Whoever said "bigger is better" has clearly landed a job in Asus' design department and has been working hard on the Fonepad. It's a 7-inch beast that has a microphone, speaker and a SIM card slot, making it a fully operational phone.
At 7 inches, it's definitely more tablet than it is phone though. It's running Android 4.1.2 Jelly Bean, has a 1,200x800-pixel display and has a 1.2GHz single-core Intel Atom processor. It doesn't have the raw power of the otherwise similar Nexus 7, but do its phone skills make up for it?
It's available now from Amazon for £180.
Should I buy the Asus Fonepad?
Asus genuinely seems to believe that the Fonepad is a sensible choice for a main phone. In reality, it's not. At 7 inches, the Fonepad is unquestionably a tablet, not a phone. Squeezing it into your pockets is a challenge and holding it up to make a call in public will rightfully make you feel embarrassed.
Having a phone the size of a tablet does mean you only need to pay for one contract. Unless you have hands the size of small planets though, the Fonepad is just too big to make it a viable option for everyday use.
As a tablet, it's not all bad. It's portable, runs Android Jelly Bean and has a good battery life. It's let down by its unimpressive power and a lacklustre screen though.
If you only have £180 and really can't decide if you want a phone or a tablet, it's worth a look. If you just want a tablet though, go for the Nexus 7. It has a more powerful processor and you can always tether it through your existing phone contract if you need Internet out and about.
Design and build quality
Asus is the company behind the excellent Nexus 7 tablet, so it's not surprising that the Fonepad looks extremely similar. It's a 7-inch slate, with almost exactly the same dimensions as the Nexus 7.
It's 196mm long, 120mm wide and 10mm thick. For a tablet, that's a good portable size -- you can just about fit it into a wide pocket. For a phone you'll be carrying around all day every day though, that size will quickly become a nuisance. Stashing it in the pocket of your winter jacket when it's cold out won't be a problem, but try to squeeze it into some slim jeans, or some smart suit trousers and you might start to regret not getting a smaller phone.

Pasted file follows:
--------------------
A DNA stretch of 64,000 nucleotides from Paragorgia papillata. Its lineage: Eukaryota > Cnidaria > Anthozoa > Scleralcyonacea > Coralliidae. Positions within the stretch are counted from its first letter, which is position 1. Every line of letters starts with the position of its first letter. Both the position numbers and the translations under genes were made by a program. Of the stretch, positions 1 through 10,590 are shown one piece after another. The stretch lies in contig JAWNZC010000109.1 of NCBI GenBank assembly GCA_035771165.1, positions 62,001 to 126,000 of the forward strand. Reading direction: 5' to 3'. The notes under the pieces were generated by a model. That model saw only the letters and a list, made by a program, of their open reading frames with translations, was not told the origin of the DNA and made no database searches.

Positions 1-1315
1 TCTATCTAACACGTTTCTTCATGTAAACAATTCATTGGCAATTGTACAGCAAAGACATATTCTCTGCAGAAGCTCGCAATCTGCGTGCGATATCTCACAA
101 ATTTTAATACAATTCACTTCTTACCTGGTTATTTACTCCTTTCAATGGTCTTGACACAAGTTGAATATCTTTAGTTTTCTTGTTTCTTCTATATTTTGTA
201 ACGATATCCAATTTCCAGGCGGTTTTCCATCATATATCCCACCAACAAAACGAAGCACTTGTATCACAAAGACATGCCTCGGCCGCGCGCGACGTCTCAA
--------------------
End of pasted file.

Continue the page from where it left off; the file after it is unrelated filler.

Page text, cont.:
There's no question either that you will look utterly ridiculous making a call on it. I felt foolish enough making a call on Samsung's whopping Galaxy Note 2, and that's only 5.5 inches. The Asus Fonepad is in a whole other league of humiliation.
Your best bet then is to leave it in your pocket -- or, more likely, your bag -- and make calls using a Bluetooth headset. Asus evidently agrees with this as it provided a Plantronics Voyager Legend UC headset that worked well, both with the Fonepad and with my more modestly proportioned HTC One.
There's a speaker on the front of the Fonepad to make it function as a phone, but other than that there's not much going on. Around the back is where you'll find the most changes from the Nexus 7. Gone is the dotted, rubberised back plate, replaced instead with a matte aluminium panel. I was quite fond of the black rubber of the Nexus 7, but the metal does add a touch of luxury.
There's no flex in the casing, giving it the feel of a sturdy piece of kit. At the top is a darker strip that can be removed, providing access to the SIM card and microSD card slots. It's very difficult to remove and can easily be lost, permanently exposing the delicate internal components to the elements. A fully removable backplate or using smaller, individual card slots might be a better solution.
Around the edges you'll find a power button and volume rocker, with the micro-USB port and 3.5mm headphone jack both appearing on the bottom. You'll get 16GB of built in storage, which you can expand using the microSD card slot.
The Fonepad's 7-inch screen has a resolution of 1,280x800-pixels, which is the same that you'll get on the Nexus 7. The display is crisp and clear, with no fuzziness around app icons. Small text is easily readable too -- good news if you want to use it as an ebook reader. Side by side against the Nexus, there's no noticeable difference in clarity.
There is a difference in brightness and colour tone though. The Fonepad's display is comparatively quite dim and is worlds apart from the retina-searing power of the Asus Transformer Infinity. Its colours aren't great either, with quite muted tones being visible on my favourite test video.
Asus does include a piece of software called Asus Splendid (seriously) that lets you tweak the display. You can change the colour temperature to give it a colder (more blueish) tone, increase the saturation or even change the hue to make everything look bizarrely purple. I'd recommend upping the saturation just a little, but even then, the screen doesn't provide the same kind of pop you'll see on devices like the Galaxy S4.